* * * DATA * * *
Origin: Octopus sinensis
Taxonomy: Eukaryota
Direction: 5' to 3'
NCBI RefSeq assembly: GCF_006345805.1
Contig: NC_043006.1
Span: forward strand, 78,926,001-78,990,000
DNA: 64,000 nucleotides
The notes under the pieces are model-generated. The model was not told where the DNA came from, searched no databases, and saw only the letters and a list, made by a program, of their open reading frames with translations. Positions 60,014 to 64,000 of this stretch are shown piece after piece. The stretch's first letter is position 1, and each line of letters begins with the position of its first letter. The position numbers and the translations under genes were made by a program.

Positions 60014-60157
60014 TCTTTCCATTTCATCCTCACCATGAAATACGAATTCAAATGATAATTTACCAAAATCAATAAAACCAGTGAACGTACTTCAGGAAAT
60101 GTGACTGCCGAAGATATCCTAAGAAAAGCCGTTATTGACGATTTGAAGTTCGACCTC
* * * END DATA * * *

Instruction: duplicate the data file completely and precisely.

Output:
Origin: Octopus sinensis
Taxonomy: Eukaryota
Direction: 5' to 3'
NCBI RefSeq assembly: GCF_006345805.1
Contig: NC_043006.1
Span: forward strand, 78,926,001-78,990,000
DNA: 64,000 nucleotides
The notes under the pieces are model-generated. The model was not told where the DNA came from, searched no databases, and saw only the letters and a list, made by a program, of their open reading frames with translations. Positions 60,014 to 64,000 of this stretch are shown piece after piece. The stretch's first letter is position 1, and each line of letters begins with the position of its first letter. The position numbers and the translations under genes were made by a program.

Positions 60014-60157
60014 TCTTTCCATTTCATCCTCACCATGAAATACGAATTCAAATGATAATTTACCAAAATCAATAAAACCAGTGAACGTACTTCAGGAAAT
60101 GTGACTGCCGAAGATATCCTAAGAAAAGCCGTTATTGACGATTTGAAGTTCGACCTC